Three minutes before midnight on March 12, 1928, the St. Francis Dam catastrophically failed. There were no eyewitnesses to the dam's collapse, but a motorcyclist named Ace Hopewell rode past the dam and reported feeling a rumbling and the sound of "crashing, falling blocks," after riding about a half-mile (800 m) upstream. He assumed this was either an earthquake or another one of the landslides common to the area, not realizing he was the last person to have seen the St. Francis Dam intact, and survive.
Dam keeper Harnischfeger and his family were, most likely, the first casualties caught in the floodwave, which was at least 125 ft (38 m) high when it hit their cottage in San Francisquito Canyon, approximately 1/4 mile (400 m) downstream from the dam. Forty-five minutes before the collapse, Hopewell, the motorcyclist, also reported seeing a light in the canyon below the dam—the dam itself did not have lights—suggesting Harnischfeger may have been inspecting the dam immediately prior to its failure. The body of Harnischfeger's wife was found fully clothed and wedged between two blocks of concrete near the broken base of the dam; their six-year-old son's body was found farther downstream, but Tony Harnischfeger's body was never found.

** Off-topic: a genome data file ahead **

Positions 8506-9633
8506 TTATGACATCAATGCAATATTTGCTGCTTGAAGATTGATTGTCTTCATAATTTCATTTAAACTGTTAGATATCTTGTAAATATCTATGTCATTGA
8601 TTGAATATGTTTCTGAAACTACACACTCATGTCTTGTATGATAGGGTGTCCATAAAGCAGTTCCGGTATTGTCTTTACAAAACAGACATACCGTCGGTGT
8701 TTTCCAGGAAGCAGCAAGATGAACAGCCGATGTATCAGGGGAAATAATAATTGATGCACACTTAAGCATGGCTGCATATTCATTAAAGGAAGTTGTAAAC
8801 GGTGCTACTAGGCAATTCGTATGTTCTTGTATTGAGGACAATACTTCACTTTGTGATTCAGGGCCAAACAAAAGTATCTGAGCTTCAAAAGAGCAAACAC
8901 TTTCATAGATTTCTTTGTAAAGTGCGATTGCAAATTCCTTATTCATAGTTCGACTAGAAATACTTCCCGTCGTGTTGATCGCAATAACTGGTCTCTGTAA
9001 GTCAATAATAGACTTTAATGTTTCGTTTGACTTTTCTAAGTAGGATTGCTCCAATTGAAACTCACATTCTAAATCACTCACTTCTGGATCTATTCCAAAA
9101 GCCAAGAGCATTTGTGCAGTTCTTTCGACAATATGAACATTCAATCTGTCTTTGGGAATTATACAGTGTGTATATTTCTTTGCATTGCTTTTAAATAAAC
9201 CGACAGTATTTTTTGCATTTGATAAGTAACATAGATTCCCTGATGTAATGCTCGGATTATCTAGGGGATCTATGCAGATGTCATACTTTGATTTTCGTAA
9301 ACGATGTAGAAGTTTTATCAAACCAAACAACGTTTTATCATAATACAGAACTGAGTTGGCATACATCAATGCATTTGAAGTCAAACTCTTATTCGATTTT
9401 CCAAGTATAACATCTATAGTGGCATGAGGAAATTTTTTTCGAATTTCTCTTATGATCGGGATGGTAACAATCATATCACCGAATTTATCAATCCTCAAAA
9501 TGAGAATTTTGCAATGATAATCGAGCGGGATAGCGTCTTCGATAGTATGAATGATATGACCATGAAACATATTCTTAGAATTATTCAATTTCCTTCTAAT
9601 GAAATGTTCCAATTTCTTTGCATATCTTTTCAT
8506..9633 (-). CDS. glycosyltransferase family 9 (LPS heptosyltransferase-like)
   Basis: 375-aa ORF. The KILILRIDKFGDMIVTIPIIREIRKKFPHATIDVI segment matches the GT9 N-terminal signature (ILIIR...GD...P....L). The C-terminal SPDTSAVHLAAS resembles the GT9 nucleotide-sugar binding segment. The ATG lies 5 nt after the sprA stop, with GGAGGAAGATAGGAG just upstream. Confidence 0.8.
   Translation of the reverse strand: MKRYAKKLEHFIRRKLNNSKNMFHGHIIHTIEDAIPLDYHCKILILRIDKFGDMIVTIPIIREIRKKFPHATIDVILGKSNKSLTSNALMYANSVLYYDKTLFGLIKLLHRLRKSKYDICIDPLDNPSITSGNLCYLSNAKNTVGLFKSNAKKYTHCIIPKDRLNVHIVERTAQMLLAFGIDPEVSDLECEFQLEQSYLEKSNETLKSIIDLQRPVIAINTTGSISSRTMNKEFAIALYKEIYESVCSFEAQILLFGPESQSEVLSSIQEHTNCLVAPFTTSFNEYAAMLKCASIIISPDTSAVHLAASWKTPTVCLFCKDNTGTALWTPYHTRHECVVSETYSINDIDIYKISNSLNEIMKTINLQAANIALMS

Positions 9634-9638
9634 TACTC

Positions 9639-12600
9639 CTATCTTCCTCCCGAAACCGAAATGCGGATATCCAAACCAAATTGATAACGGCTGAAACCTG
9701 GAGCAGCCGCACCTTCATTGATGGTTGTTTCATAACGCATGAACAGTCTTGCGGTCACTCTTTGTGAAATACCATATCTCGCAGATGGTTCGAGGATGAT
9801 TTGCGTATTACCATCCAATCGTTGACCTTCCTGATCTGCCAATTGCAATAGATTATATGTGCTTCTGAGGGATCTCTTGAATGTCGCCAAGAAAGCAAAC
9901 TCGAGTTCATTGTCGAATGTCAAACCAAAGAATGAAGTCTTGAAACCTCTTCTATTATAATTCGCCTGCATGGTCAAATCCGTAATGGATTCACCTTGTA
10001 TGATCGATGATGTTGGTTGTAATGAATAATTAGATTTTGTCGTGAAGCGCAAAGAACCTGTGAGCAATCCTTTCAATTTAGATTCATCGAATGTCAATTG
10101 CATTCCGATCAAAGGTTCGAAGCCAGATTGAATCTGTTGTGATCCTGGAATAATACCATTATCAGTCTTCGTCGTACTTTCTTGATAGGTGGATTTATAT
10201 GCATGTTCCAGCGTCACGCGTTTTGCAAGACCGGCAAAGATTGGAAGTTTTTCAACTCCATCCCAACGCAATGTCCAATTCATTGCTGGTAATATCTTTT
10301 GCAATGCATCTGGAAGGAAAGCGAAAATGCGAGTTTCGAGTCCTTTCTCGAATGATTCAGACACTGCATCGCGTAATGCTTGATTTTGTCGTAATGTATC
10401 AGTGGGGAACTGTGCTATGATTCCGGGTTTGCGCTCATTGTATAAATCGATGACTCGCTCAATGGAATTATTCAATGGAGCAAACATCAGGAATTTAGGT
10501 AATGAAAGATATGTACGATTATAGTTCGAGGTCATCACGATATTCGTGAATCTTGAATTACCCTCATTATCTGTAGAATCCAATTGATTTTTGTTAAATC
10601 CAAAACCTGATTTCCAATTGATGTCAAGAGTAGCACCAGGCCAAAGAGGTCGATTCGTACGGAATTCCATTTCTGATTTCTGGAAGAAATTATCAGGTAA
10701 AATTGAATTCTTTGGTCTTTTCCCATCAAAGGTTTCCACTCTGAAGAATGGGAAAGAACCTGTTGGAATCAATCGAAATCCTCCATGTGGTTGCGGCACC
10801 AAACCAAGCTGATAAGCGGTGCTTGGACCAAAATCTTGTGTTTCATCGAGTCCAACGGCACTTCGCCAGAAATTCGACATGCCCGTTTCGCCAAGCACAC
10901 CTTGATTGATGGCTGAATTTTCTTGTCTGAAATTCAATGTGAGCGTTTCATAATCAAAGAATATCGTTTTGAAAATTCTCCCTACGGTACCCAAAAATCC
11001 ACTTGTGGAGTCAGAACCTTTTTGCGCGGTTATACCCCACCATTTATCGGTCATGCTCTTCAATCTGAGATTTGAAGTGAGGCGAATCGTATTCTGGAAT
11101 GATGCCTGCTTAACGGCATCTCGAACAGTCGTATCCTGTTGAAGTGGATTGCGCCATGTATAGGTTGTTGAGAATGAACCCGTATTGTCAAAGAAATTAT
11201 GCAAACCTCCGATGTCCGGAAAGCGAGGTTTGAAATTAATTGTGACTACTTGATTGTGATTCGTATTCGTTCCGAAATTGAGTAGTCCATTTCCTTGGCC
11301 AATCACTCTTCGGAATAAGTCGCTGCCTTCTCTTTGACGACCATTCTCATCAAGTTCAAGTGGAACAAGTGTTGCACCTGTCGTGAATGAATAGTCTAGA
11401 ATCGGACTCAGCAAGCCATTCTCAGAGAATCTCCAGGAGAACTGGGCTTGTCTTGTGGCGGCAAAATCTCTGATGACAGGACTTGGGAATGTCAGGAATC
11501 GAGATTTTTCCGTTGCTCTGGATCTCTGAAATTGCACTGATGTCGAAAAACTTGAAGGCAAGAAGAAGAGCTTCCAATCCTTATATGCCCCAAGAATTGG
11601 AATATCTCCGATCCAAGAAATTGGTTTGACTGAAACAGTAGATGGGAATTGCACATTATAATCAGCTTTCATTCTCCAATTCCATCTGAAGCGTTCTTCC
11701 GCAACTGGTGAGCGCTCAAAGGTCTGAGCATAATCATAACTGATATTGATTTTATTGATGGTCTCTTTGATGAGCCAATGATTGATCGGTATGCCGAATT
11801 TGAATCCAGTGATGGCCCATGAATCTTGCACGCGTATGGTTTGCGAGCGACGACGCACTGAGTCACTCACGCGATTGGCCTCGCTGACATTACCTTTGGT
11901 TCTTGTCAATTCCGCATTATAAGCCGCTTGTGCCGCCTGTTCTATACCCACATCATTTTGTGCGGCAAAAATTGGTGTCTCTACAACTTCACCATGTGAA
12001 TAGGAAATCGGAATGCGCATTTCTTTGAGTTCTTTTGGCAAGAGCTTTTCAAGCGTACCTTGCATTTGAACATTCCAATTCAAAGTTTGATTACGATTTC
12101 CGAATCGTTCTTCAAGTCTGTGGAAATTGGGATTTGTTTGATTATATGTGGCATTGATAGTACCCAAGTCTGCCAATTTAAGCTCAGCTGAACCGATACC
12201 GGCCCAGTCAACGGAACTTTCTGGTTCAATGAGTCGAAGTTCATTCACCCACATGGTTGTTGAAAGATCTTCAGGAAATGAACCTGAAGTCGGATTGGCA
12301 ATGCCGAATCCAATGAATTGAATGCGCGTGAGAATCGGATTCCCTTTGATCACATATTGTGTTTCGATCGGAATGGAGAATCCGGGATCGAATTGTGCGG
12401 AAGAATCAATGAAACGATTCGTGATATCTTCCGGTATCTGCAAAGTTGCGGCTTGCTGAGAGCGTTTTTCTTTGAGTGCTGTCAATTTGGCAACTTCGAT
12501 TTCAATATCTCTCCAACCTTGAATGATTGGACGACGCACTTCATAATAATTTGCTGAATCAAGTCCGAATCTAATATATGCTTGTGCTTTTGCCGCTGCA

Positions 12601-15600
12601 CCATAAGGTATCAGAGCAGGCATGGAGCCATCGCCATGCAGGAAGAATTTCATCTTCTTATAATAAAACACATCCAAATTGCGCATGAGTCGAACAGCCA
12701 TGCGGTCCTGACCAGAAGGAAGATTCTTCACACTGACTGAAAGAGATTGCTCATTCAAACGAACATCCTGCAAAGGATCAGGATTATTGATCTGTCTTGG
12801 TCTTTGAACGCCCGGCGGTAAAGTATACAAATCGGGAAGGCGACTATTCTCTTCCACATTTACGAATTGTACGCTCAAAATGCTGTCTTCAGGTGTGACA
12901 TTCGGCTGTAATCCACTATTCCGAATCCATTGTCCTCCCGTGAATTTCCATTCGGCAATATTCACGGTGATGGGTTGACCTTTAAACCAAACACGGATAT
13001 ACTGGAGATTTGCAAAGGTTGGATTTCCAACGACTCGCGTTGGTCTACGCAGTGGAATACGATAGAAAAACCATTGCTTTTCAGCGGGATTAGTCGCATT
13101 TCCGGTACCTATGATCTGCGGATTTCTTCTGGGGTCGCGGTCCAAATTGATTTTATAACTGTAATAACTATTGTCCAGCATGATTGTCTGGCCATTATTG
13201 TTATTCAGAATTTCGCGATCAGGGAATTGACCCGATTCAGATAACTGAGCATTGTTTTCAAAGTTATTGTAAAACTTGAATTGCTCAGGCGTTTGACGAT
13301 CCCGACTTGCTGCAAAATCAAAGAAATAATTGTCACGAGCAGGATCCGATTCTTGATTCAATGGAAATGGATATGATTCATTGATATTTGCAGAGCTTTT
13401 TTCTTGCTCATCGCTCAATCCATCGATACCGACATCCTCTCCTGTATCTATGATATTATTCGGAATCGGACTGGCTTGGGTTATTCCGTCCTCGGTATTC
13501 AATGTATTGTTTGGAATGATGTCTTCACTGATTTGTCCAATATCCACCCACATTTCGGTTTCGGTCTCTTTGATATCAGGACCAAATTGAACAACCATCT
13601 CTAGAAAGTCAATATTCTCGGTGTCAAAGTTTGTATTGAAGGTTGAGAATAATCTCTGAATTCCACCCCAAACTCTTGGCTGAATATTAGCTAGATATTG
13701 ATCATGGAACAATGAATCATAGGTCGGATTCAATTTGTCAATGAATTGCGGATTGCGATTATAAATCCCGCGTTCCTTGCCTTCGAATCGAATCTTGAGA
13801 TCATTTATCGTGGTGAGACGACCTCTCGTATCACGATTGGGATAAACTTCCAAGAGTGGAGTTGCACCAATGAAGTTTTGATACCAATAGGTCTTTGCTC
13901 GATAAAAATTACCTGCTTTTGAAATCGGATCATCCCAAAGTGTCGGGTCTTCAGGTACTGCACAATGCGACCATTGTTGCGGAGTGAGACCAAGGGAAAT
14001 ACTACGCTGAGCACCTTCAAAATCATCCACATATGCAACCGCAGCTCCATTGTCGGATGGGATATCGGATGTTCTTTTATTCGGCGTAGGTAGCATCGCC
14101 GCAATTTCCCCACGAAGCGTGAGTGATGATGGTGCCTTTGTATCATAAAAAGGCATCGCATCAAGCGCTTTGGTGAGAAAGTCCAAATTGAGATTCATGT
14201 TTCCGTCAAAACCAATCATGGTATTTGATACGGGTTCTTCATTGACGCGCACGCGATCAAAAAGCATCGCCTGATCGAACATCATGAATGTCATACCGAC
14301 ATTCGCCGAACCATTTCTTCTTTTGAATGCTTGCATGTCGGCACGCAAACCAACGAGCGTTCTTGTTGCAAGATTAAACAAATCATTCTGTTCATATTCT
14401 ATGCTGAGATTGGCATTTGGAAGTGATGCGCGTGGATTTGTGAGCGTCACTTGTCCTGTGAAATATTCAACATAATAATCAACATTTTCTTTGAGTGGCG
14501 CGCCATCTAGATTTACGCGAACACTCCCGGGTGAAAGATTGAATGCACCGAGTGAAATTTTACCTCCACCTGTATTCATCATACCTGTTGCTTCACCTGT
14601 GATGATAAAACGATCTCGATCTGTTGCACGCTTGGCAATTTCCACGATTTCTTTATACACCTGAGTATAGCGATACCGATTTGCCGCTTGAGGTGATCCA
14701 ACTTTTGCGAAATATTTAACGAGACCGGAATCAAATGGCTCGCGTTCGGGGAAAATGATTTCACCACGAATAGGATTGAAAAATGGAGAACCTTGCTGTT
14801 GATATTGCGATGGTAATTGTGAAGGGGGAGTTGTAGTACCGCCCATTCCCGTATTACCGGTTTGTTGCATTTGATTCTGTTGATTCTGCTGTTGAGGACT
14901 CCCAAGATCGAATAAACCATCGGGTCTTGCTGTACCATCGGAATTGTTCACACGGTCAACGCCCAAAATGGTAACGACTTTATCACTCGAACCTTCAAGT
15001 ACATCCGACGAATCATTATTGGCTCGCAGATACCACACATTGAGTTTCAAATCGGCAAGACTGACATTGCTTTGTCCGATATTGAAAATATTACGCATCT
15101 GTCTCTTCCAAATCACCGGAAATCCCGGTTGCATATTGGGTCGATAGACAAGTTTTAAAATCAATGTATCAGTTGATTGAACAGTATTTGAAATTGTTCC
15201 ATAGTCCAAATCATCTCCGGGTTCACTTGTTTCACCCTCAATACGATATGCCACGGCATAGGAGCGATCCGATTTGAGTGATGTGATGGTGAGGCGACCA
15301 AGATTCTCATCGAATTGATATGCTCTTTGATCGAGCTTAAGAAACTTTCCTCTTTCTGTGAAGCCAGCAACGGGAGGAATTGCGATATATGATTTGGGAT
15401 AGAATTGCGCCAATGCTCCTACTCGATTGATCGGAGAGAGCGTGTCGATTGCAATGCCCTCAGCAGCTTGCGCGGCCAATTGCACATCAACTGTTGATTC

As the dam collapsed, twelve billion U.S. gallons (45 billion liters) of water surged down San Francisquito Canyon in a floodwave, demolishing the heavy concrete walls of Power Station Number Two (a hydroelectric power plant), and destroying everything else in its path. The flood traveled south down San Francisquito Canyon, flooding parts of present-day Valencia and Newhall. The deluge then turned west into the Santa Clara River bed, flooding the towns of Castaic Junction, Fillmore, and Bardsdale. The flood continued west through Santa Paula in Ventura County, emptying its victims and debris into the Pacific Ocean at Montalvo, 54 miles (87 km) from the reservoir and dam site. When it reached the ocean at 5:30 a.m., the flood was almost two miles (3 km) wide, traveling at a speed of 5 miles (8 km) per hour. Bodies of victims were recovered from the Pacific Ocean, some as far south as the Mexican border.
Was talking with the Chimney repair guy up here about this the other day. Pretty interesting story. Here is a NPR story about it The St. Francis Dam Disaster on NPR as well.